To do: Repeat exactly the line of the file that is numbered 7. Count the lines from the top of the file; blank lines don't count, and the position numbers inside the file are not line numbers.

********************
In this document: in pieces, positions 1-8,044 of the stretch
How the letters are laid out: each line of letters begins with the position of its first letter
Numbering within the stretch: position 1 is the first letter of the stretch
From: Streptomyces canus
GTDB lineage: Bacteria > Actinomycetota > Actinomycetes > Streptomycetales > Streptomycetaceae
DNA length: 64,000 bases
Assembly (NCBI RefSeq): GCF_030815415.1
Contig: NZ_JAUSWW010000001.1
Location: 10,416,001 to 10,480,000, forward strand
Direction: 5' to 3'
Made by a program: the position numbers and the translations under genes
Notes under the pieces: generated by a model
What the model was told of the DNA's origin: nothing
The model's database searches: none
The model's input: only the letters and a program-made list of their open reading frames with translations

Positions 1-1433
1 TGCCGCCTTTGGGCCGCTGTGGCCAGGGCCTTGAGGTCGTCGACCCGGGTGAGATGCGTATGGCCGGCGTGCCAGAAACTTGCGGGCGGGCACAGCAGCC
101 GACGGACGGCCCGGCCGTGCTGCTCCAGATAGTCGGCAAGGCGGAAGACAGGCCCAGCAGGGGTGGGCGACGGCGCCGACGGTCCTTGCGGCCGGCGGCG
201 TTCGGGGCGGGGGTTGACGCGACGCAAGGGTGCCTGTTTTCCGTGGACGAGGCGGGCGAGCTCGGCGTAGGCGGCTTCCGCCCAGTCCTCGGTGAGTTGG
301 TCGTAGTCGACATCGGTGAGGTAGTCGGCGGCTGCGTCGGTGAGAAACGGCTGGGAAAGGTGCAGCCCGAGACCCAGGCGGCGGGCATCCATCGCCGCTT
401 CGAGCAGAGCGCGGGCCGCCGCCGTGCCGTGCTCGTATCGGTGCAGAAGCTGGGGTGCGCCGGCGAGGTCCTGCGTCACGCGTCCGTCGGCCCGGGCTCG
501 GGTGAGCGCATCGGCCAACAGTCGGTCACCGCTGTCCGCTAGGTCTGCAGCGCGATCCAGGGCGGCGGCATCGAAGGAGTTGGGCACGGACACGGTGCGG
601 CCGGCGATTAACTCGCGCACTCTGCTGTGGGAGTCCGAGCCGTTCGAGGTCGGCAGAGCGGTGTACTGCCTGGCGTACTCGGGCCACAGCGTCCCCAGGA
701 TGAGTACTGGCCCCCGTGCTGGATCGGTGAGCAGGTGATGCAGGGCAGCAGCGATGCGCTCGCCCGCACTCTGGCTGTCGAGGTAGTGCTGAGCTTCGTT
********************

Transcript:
Assembly (NCBI RefSeq): GCF_030815415.1